A friend of mine once asked what he could do about the fact that his GF was getting cellulite. I told him to dump her and find a new GF if it bothered him, but good luck because we all (at least 80-90% of us) have cellulite. Girls who don’t have cellulite are either extremely lucky, or have been subjected to unnatural surgery (gods bless ’em). I told him to deal with the fact that girls get dimpled skin on their asses as they age, or get over having a normal, healthy girlfriend.

I offer you the same advice, if you’re just over-reacting to an increasing number on your girlfriend’s bathroom scale. Deal with it. Or be shallow and date a 19-year-old until she starts gaining weight, at which point you can just repeat the process eternally and never have to be emotionally mature or deal with a real, human girlfriend who has imperfections.

If, however, you are really concerned because your girlfriend has picked up some unhealthy lifestyle habits, then I will gladly offer you some better advice.

1. Don’t be the pot calling the kettle black. Chances are, if your girlfriend is eating poorly, you are, too. One of the hardest components of a weight-loss plan is that our closest friends and relatives hold us back by offering us cake, candy, cookies, and cheeseburgers. Maybe you have the exact same (crappy) diet as your GF, and she’s just got a less hyper metabolism (tends to be the case in women vs. men). If you want her to be healthier (and possibly thinner), you’re going to have to commit to it, too. Anything you ask her to do, you’ve got to be willing to do right alongside her.

2. Talk frankly with her about your concern for her health. Notice I said health, and not weight. Screw the numbers, screw the BMI, screw the cellulite or muffin tops. Tell her you want her to be happy and healthy, period. Make sure you’re not accusing her of being a fatty, or of being unattractive, or of any of the other fears we girls fall prey to when we’re gaining weight. Have a discussion with her, meaning listen to her side of things. I’m guessing she knows she’s been gaining weight. She’s probably less happy about it than you are. Work with her to come up with a plan for helping her out.

3. Help her set goals. Like most mammals, human beings train really well if there’s a reward system in place. Sometimes, looking and feeling better is a reward unto itself, but that can take a long time to take effect. If she’s not going to become more healthy merely for her health’s sake, she’s going to need something to strive for that will actually motivate her. My sister and her husband had a trick where if she made a fitness goal (lifting a certain amount of weight, running a certain distance in a certain amount of time, etc. — NOT losing weight), she got a present, like a pair of boots she really wanted or a new dress. Make the goals reasonable, of course; if she’s very over weight right now, shedding pounds may be an easy goal to accomplish in a few weeks’ time, as weight loss is always easier at the start of a training regimen. A great idea is to make her promise to eat 5 vegetables a day for a week, and if she accomplishes this, at the end of the week she gets a non-healthy treat, like ice cream. This limits her intake of unhealthful food by making it a reward rather than a right, and pushes her to replace the unhealthy food with good stuff during the week.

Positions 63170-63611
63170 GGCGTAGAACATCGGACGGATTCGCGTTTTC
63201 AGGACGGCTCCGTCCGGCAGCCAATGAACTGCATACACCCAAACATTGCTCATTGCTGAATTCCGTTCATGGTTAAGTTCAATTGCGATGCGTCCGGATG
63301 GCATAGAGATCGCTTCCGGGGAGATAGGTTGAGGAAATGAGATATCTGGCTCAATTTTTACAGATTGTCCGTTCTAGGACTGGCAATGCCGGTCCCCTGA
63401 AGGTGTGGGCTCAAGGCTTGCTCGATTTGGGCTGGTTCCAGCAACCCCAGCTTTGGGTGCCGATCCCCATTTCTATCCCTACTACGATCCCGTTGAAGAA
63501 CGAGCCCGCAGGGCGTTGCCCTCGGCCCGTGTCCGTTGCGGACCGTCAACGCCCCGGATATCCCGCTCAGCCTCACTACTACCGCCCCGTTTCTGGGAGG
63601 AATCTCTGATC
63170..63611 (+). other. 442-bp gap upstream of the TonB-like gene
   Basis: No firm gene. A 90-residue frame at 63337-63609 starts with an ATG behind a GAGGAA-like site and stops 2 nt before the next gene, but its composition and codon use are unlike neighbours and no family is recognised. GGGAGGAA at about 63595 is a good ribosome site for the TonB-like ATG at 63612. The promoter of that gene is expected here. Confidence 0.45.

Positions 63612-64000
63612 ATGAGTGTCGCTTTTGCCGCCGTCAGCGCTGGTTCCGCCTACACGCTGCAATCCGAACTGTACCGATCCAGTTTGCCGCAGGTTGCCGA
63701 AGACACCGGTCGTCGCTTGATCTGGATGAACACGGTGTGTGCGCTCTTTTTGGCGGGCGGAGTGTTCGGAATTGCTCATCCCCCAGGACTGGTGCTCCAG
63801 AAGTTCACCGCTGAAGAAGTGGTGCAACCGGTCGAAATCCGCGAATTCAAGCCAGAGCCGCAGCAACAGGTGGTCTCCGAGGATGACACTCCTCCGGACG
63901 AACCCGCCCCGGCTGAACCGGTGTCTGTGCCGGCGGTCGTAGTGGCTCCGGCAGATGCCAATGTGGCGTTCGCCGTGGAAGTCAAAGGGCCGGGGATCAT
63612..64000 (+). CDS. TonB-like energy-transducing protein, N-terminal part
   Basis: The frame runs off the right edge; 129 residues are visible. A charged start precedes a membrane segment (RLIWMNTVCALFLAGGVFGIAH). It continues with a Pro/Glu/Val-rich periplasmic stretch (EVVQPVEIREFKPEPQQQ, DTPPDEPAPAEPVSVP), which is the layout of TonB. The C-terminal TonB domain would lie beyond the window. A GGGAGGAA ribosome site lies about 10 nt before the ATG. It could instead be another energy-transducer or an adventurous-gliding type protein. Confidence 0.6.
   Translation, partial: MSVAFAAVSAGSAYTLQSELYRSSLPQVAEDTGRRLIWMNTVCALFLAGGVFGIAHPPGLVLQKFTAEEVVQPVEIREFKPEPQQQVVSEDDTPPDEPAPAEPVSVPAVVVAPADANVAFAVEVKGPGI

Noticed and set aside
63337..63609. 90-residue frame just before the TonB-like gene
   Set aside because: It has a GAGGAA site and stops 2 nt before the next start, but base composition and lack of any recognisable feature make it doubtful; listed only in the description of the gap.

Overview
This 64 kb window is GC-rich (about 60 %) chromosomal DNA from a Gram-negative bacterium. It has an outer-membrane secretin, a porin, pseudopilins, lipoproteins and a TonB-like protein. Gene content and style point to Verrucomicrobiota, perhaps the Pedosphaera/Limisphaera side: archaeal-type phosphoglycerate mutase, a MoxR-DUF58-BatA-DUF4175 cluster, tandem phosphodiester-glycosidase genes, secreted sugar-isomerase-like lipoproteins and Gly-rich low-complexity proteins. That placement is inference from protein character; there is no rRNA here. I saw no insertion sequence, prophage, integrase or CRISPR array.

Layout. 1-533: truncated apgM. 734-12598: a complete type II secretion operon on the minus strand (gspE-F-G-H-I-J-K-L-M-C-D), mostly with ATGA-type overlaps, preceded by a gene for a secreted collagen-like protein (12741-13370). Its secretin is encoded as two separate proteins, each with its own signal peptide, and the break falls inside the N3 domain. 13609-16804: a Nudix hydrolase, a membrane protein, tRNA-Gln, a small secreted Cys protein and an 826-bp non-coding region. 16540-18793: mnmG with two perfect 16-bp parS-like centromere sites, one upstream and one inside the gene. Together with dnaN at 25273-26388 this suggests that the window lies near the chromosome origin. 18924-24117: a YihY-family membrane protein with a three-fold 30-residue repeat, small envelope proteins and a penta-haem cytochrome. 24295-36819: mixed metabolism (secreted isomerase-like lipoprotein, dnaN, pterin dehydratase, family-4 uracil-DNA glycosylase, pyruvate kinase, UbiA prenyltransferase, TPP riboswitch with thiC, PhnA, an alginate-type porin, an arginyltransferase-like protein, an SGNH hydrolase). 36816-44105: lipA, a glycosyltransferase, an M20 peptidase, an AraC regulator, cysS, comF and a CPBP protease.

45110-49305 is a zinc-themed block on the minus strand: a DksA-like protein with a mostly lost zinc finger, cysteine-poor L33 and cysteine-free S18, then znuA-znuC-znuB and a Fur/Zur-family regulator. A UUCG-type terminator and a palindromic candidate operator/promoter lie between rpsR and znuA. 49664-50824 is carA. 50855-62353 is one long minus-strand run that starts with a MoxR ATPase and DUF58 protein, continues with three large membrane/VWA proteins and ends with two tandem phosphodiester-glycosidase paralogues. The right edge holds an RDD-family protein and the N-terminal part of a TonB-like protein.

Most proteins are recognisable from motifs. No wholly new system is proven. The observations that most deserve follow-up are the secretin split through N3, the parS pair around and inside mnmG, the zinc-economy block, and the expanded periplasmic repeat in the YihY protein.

4. Be supportive. In every aspect of the word: emotionally, physically, spiritually. Do research for her on new workouts or recipes. Volunteer to cook meals. Pack her lunch. Buy her a new pair of running shoes or a set of exercise clothes. Sign up for a gym and go with her every night, or take her out for a walk before dinner. Listen to how she feels. (Pro-tip: that’s what makes a good BF in the first place.) Don’t ever tell her she looks fat, and don’t rail on about your disappointment if she misses a goal. Losing weight and being healthy can sometimes take tough love, but she should get that from a trainer, and not her boyfriend. She needs real love from you.

So, there you go. Godspeed, amigo.